• • A copy of the expert witness guidelines applicable in the relevant Court of the jurisdiction where the Original Valuation was performed.

The expert Valuer should conduct the valuation in accordance with the standard expected of the Valuer at the time the valuation was conducted.  The overriding principle is that the expert Valuer should give an opinion of value in accordance with an opinion they would have given at the time had they been so instructed. 

In doing so, it is acknowledged that it will take some time for the expert Valuer to re-acquaint themselves with the market conditions that existed at the time of the Original Valuation.  Wherever possible, the expert Valuer should have regard to any prior valuations they performed of the subject property or comparable properties at the time of the Original Valuation. 

Should the expert Valuer be unable to gain access to the property for a retrospective valuation, a valuation range rather than a single point figure is to be adopted.  Unless otherwise advised, the property is to be assumed to have been in an average condition for its property type.

Members undertaking retrospective valuations need to be cognisant of API/PINZ TIP Acting as an Expert Witness.

4.0 Critique of Original Valuation (Valuation Review)

The purpose of the second stage is to critically review the Original Valuation.  This should only be instructed if the retrospective opinion of the Valuer differs significantly from the Original Valuation.

At this point the expert Valuer should be provided with the Original Valuation and asked to comment on whether:

  • • the Original Valuation departed from the standard of care expected of a reasonable and competent Valuer at the time.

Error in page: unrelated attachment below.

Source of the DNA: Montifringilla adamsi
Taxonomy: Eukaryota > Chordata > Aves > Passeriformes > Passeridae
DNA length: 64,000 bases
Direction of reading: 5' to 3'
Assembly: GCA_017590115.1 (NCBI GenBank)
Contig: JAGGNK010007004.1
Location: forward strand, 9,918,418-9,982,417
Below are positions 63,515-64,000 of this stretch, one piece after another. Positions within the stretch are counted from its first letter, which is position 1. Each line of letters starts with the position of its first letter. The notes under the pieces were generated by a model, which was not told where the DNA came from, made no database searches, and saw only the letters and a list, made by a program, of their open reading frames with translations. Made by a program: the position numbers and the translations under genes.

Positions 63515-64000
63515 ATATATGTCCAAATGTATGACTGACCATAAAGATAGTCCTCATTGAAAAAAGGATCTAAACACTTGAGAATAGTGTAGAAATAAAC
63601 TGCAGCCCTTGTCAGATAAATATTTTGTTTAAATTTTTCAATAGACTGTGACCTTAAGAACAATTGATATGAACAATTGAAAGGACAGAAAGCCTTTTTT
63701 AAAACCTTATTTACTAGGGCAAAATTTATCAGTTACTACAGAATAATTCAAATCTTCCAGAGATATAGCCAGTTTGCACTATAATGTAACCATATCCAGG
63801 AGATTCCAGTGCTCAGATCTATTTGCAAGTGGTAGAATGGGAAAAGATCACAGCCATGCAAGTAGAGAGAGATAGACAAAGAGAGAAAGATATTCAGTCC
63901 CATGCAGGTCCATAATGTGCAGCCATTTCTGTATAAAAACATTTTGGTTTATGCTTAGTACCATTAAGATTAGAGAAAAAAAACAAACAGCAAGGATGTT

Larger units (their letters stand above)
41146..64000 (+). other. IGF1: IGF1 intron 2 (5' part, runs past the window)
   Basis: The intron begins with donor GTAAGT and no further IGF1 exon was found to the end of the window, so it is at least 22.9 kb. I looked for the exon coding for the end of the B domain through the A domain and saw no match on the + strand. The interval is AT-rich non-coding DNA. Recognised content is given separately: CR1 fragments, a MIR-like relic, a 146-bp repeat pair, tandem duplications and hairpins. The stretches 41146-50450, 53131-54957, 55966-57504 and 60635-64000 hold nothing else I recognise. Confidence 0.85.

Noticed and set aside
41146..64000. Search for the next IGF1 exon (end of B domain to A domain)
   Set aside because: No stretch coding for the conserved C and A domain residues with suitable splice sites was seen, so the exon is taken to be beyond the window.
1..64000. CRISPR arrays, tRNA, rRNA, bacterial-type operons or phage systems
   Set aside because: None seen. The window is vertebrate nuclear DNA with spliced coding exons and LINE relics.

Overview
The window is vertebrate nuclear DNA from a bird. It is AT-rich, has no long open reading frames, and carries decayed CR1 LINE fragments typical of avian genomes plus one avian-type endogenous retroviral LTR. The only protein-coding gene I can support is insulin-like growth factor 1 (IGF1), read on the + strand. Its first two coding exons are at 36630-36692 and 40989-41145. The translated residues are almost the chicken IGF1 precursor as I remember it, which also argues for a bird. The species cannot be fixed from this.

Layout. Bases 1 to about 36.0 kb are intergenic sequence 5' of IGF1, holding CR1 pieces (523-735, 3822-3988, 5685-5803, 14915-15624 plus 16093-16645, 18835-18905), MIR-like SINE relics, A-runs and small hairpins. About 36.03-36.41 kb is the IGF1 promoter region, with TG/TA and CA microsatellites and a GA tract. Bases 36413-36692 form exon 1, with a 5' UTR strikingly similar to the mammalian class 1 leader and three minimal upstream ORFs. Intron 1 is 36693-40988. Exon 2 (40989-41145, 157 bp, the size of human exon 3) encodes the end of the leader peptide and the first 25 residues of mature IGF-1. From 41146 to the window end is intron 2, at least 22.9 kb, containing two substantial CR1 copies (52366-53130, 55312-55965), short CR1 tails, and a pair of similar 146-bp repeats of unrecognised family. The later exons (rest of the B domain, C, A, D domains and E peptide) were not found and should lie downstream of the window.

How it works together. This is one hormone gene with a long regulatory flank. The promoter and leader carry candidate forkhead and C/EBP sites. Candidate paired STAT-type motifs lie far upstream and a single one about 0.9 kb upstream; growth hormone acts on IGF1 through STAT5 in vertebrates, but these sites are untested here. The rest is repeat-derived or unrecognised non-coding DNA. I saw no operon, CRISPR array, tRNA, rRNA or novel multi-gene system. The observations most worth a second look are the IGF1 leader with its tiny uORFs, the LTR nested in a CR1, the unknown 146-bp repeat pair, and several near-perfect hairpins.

• • the Original Valuation departed from the Lender’s stated requirements for the Original Valuation.
  • • the methodology applied was appropriate.
  • • there were any errors made.
  • • there were any particular risks or assumptions that should have been considered in the original valuation that were not.

All conclusions should be fully explained and disclosed.  Where the review Valuer is not in possession of all the facts and information on which the Valuer relied, the review Valuer must disclose the limitations of his or her conclusions.

5.0 Change in market conditions

If the subject property has been sold, the lender should ask the expert Valuer to comment on changes in market conditions since the date of the Original Valuation and the date of sale of the subject property.

The expert should explain how those changes in the market have, if at all, impacted on the sale price of the subject property.               

6.0 Summary

These principles for retrospective valuations are a guide only.  At all times, the expert Valuer has an overriding obligation to the court, to provide their expert view independently and in a way that will assist the court in resolving any dispute between the lender and Valuer.

7.0 Effective Date

This TIP is effective from 1 July 2015.